VIDEO: Walter, Palumbo tout gains of BOA grant

06/06/2014 12:40 PM |

 

Assemblyman Anthony Palumbo (left) and Riverhead supervisor Sean Walter at a press conference in Albany this week. (Credit: Office of Anthony Palumbo)

Assemblyman Anthony Palumbo (left) and Riverhead supervisor Sean Walter at a press conference in Albany this week. (Credit: Office of Anthony Palumbo)

New Partners for Community Preservation, a nonprofit that works with New York State on its efforts to clean up polluted and low income sites, honored five different Brownfield Opportunity Grant recipients this week up in Albany, as Supervisor Sean Walter made the trip to receive a proclamation from Assemblyman Anthony Palumbo.

Riverhead was granted about $600,000 in state funding to study its brownfield area, one that spans from West Main Street near the post office to East Main Street near Hubbard Avenue.

Planners Nelson, Pope and Voorhis are in the process of conducting a study of the area using the state funds, and have already reported back to the Town Board several times with progress on their efforts. The firm has suggested making Peconic Avenue a one-way street to mend traffic woes, lobbying New York State to reclassify several parcels along the Peconic River to improve their uses, and pitched a movie theater and/or grocery store in the downtown area.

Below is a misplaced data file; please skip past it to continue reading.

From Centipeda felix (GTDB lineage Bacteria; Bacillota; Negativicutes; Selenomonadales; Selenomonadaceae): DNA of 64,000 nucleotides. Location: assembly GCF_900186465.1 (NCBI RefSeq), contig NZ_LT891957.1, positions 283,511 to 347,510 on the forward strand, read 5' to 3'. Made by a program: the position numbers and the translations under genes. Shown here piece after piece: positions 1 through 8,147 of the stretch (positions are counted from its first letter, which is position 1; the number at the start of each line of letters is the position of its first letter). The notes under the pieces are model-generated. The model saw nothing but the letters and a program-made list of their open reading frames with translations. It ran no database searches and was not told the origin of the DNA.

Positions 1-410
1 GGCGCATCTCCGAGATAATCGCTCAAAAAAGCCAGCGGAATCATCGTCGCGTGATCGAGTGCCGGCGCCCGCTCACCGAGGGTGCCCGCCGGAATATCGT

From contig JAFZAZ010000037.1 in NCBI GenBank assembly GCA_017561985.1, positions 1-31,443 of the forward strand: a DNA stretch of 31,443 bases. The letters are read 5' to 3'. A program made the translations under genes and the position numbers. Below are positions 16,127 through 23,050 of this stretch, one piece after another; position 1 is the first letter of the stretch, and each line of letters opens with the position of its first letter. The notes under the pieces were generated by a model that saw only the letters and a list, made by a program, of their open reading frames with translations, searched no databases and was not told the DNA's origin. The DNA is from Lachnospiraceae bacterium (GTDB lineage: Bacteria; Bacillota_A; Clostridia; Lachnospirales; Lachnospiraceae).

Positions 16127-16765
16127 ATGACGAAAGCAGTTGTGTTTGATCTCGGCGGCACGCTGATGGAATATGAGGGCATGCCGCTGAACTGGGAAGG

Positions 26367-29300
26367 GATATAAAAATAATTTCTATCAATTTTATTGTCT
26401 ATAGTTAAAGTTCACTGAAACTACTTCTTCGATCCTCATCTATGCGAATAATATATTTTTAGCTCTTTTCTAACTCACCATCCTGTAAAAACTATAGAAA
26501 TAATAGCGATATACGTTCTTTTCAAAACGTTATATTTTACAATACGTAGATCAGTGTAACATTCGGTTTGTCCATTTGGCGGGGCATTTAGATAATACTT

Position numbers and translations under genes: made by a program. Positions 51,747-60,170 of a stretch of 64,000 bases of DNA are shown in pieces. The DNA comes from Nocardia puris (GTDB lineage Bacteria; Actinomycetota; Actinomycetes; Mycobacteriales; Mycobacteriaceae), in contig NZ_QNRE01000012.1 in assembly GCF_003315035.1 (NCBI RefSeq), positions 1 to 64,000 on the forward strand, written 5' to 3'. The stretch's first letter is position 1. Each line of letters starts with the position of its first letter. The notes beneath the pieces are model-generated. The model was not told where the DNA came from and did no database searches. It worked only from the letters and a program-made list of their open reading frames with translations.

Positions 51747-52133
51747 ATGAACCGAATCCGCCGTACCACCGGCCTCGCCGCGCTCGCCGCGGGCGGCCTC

This week, Mr. Walter said at a press conference in Albany that the effort to reclassify the lots along the river would help clean up the Peconic, while bringing economic opportunity to the area as well.

“By creating economic opportunities in this corridor, we will be able to bring the sewage treatment line up [West Main Street] and pull all the septic systems basically offline and stop having them pollute the river,” he said.

Mr. Walter also pointed to the effect the downtown traffic study could have on bringing people to the area.

“You can’t revitalize an area that has congestion problems,” he said.

Mr. Palumbo said the grant will help not only Riverhead, but the surrounding area as well.

“It seems as though this is focused on just downtown Riverhead, but actually it’s regional,” he said. “We have a very major concern with respect to nitrogen pollution from water.”

jpinciaro@timesreview.com

Watch the press conference below:

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